`Answer: (b)  .25     P(MDD) = P(MD and D)/P(D)             = (2/25)/(8/25)             = .25 `

49.

`The following table shows the composition of employees at Dwinal'sInn.                    (FT)    ^     (PT)    ^                  Full-time ^  Part-time  ^  TOTAL              ------------------------------------   Waiters (W)        20    ^             ^    30              -------------------------------------Bartenders (B)              ^             ^              -------------------------------------     Cooks (C)        10    ^             ^    15              -------------------------------------     TOTAL                  ^      15     ^    50a)  Complete the above table.b)  From this table structure (form) another table showing all    the marginal and joint probabilities.c)  Find the following conditional probabilities:      i)  P(PTW) = ?     ii)  P(BFT) = ?    iii)  P(BC)  = ?     iv)  P(CPT) = ? `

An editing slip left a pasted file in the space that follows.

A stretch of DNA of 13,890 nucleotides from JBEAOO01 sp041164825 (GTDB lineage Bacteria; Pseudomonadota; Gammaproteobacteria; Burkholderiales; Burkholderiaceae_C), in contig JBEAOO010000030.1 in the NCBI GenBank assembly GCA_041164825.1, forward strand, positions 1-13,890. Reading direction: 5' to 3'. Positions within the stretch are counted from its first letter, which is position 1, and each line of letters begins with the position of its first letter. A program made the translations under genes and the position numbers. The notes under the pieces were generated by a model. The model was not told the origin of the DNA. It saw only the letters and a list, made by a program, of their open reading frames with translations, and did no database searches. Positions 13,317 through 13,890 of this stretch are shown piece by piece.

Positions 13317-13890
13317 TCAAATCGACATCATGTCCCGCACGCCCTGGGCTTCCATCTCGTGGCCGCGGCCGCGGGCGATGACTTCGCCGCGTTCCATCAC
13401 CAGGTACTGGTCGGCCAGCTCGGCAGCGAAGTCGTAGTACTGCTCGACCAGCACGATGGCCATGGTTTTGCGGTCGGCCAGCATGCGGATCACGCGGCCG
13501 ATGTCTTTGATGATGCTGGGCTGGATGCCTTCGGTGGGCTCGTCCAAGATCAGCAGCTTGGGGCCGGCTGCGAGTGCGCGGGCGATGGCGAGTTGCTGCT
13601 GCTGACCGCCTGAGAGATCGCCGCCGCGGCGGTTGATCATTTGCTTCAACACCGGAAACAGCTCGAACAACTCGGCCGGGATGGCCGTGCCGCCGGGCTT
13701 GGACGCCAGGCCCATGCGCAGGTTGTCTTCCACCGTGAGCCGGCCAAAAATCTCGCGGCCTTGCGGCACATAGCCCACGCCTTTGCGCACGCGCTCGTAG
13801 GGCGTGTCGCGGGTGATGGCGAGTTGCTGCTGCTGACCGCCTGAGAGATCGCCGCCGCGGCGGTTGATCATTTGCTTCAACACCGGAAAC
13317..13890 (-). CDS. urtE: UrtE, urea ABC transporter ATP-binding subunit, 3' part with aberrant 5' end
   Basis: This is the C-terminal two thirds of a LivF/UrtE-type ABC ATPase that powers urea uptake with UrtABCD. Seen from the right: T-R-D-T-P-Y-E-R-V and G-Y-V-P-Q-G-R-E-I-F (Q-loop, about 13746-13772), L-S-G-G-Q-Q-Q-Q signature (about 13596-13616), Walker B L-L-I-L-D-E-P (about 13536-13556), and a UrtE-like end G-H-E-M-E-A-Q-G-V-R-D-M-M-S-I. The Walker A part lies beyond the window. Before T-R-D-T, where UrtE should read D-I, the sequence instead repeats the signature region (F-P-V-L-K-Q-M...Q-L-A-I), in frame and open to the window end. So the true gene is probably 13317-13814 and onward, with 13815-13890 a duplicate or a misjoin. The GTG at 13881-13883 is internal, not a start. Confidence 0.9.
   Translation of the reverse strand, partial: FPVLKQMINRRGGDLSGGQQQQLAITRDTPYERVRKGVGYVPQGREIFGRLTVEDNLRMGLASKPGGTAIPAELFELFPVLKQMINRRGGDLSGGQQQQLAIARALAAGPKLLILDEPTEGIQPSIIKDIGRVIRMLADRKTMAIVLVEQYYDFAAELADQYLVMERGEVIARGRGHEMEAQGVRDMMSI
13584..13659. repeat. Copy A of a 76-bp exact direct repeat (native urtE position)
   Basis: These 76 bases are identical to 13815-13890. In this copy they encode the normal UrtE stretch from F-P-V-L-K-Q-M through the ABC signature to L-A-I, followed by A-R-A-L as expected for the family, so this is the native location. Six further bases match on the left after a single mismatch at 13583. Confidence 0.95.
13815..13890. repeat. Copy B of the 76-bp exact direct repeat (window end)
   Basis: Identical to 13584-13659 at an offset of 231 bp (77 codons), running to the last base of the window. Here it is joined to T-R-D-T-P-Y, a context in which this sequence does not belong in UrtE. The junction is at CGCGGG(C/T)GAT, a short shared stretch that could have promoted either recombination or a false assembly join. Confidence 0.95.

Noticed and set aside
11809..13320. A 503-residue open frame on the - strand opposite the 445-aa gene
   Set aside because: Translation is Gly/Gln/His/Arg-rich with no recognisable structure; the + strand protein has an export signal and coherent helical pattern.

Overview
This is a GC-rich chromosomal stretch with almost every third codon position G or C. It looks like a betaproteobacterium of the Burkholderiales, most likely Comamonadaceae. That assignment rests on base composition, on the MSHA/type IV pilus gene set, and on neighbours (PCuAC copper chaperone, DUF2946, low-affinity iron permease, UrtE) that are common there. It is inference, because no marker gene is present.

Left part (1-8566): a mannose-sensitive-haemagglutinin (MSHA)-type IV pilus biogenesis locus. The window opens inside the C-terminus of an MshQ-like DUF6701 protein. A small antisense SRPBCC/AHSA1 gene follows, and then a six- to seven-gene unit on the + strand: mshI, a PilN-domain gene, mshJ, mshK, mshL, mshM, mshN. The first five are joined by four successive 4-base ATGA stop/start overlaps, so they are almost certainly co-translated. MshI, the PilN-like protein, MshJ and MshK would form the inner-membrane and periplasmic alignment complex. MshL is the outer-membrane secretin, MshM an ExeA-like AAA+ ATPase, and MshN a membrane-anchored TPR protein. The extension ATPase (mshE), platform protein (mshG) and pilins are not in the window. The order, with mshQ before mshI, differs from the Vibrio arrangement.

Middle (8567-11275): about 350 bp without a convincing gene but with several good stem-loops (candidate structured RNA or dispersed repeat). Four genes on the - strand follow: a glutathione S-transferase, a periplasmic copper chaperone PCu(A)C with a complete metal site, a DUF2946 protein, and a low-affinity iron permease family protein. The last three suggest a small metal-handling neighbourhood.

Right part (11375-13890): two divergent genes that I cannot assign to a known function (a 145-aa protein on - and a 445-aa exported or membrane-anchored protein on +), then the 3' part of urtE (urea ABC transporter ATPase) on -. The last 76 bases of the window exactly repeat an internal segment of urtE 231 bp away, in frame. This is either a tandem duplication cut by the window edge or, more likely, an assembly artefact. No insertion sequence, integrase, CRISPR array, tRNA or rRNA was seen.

`Answer: a)                    (FT)    ^     (PT)    ^                  Full-time ^  Part-time  ^  TOTAL              ------------------------------------   Waiters (W)      20      ^      10     ^   30              ------------------------------------Bartenders (B)       5      ^       0     ^    5              ------------------------------------     Cooks (C)      10      ^       5     ^   15              ------------------------------------     TOTAL          35      ^      15     ^   50b)                Joint      Marginal              ----------------------              ^  .4  ^  .2  ^  .6  ^              ----------------------       Joint  ^  .1  ^ 0.00 ^  .1  ^              ----------------------              ^  .2  ^  .1  ^  .3  ^              ----------------------    Marginal  ^  .7  ^  .3  ^      ^              ----------------------c)    i)  P(PTW) = P(PT INTRSCT W)/P(W)                  = .2/.6                  = .33     ii)  P(BFT) = P(B INTRSCT FT)/P(FT)                  = .1/.7                  = .143    iii)  P(BC)  = P(B INTRSCT C)/P(C)                  = 0.0/.3                  = 0     iv)  P(CPT) = P(C INTRSCT PT)/P(PT)                  = .1/.3                  = .33 `